In today’s post, meet current Peppercomm NYC intern and future industry star, Grace Lucas.
Tell us about yourself—where did you/do you go to school, where are you from and what brought you to Peppercomm?
Hellooo! My name is Grace Lucas and I recently graduated from the College of Charleston with degrees in sociology and hospitality and tourism management. I was a 4-year varsity student-athlete on the sailing team, where we were National Champions two years in a row. I have always had a passion for travel and putting myself outside my comfort zone, which I was lucky enough to continue by studying abroad in Australia during my time at CofC. It took me forever to answer the question, “what are you going to major in?”, because I’m the kind of person who is interested in almost everything and is always willing to try something new. I’m happy to say that sociology and hospitality were great choices for me because they apply to so many industries and things in the working world. I always knew that I wanted to work closely with clients, learn about new and different things, and surround myself by inspiring, hard-working people. These are all things that lead me to Peppercomm.
Peppercomm and I were introduced in a way, not so different from a blind date. At the risk of giving T.M.I. (too much information), I was getting a massage that I received as a birthday present, by a family friend. She always claimed to be extremely intuitive and be able to sense things through her sense of touch. As I told her a little about myself and what I was looking for, she stopped me and told me about a company called Peppercomm and that it would be perfect for me. A few days later, I checked out the website and instantly felt a connection. Love at first sight via the web, what else is new these days?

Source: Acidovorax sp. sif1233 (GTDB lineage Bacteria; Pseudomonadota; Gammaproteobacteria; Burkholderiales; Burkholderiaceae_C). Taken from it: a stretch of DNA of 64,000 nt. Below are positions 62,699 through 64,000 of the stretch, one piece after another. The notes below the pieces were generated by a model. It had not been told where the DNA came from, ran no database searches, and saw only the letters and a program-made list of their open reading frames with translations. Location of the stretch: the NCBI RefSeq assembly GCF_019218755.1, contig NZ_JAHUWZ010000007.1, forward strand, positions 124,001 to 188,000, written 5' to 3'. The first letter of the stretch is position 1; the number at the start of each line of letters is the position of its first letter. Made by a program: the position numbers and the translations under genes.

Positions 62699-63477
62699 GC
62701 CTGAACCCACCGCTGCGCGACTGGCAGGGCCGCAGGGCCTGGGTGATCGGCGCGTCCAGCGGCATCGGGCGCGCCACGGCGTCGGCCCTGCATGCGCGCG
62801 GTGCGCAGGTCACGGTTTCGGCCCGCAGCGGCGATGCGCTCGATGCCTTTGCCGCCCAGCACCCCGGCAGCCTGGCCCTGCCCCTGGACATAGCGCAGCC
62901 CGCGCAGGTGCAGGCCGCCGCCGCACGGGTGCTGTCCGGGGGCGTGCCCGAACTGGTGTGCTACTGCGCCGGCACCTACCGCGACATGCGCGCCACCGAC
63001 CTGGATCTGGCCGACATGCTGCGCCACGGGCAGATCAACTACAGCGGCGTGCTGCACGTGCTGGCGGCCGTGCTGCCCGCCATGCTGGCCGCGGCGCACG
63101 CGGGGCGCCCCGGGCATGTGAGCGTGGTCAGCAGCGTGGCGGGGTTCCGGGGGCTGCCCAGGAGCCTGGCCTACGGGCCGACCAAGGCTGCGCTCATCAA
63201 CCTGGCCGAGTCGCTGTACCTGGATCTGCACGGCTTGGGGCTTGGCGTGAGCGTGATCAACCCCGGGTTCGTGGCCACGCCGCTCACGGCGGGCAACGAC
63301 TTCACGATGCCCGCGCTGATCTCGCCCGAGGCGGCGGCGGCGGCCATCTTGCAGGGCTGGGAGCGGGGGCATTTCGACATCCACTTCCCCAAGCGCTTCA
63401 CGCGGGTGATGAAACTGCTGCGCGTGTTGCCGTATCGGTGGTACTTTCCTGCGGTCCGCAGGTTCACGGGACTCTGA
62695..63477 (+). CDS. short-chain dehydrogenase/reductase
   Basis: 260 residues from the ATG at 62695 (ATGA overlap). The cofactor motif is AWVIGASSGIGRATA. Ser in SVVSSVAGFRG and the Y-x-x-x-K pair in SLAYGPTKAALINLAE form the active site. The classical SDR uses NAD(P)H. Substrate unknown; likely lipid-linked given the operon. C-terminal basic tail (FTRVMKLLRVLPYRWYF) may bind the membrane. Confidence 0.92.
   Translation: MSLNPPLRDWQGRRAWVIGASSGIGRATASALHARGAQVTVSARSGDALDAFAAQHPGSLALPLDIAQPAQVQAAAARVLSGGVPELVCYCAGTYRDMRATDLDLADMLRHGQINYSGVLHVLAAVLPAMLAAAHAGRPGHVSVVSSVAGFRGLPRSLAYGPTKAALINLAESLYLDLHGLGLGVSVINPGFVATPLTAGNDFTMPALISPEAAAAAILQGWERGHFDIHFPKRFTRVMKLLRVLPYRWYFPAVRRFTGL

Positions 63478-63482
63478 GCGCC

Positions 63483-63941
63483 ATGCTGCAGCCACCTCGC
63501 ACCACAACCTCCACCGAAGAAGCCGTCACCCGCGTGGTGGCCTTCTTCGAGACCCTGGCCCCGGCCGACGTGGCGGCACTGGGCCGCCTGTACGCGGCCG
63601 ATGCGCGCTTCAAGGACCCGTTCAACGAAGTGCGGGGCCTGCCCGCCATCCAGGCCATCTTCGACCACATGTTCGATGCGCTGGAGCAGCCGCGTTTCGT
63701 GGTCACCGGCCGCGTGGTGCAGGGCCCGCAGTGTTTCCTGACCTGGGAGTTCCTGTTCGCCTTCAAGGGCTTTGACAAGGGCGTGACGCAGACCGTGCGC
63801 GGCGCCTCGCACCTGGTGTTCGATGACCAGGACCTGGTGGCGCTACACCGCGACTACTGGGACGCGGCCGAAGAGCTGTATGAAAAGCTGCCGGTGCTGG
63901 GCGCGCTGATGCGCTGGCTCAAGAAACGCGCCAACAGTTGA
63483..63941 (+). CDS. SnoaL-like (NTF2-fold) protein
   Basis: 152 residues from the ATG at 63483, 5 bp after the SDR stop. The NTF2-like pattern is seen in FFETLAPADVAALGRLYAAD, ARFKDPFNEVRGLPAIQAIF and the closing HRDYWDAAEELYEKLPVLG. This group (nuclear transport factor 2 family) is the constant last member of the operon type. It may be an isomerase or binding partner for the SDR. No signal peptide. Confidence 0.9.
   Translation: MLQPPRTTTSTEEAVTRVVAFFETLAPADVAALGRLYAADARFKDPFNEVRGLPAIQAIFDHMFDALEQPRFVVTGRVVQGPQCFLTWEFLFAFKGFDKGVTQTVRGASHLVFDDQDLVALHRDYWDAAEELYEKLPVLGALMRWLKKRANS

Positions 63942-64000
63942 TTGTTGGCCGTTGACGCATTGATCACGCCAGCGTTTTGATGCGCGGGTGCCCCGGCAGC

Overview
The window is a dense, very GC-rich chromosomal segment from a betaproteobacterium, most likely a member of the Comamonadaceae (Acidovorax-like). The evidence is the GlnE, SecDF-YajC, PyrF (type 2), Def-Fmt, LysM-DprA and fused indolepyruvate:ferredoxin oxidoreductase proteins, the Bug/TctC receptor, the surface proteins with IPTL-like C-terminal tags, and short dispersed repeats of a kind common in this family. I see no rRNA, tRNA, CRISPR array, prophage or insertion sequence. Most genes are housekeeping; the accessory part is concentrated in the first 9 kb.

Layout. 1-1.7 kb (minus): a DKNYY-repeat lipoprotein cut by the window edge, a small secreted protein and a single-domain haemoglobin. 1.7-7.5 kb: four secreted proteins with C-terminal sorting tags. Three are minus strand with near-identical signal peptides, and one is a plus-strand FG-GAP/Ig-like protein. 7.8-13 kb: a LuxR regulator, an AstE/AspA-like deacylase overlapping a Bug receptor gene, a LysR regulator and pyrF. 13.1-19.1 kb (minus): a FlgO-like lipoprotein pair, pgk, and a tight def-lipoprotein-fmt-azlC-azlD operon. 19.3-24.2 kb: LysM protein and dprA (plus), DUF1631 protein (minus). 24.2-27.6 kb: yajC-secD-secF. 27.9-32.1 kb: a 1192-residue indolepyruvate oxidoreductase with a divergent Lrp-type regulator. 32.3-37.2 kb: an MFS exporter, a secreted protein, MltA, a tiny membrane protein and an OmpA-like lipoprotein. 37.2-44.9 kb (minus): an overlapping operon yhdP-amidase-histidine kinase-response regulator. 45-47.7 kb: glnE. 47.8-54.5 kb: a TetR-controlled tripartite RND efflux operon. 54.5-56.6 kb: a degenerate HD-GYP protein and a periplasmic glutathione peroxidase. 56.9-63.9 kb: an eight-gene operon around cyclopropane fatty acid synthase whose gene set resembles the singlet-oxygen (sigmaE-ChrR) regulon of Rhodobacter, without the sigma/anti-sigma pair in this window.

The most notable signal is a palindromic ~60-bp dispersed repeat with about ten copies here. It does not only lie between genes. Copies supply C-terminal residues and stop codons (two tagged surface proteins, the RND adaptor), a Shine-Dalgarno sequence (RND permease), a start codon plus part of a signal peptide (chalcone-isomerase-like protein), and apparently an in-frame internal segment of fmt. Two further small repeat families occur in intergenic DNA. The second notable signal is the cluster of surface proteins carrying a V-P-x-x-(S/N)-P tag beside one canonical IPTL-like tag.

What sparked my interest in Peppercomm was the culture and their ability to be a “diamond in the rough” in a city filled with so much noise, commotion, and intensity. Peppercomm focuses on the fun, detailed, and unique aspects in their clients and employees. It strives to fully understand their clients and their clients’ message. The company allowed me to feel confident in my unique degrees that focus on understanding people and how they work, my worldly experiences, and my optimistic personality. In my opinion, it was a perfect fit!
What area of the industry do you find the most appealing and why?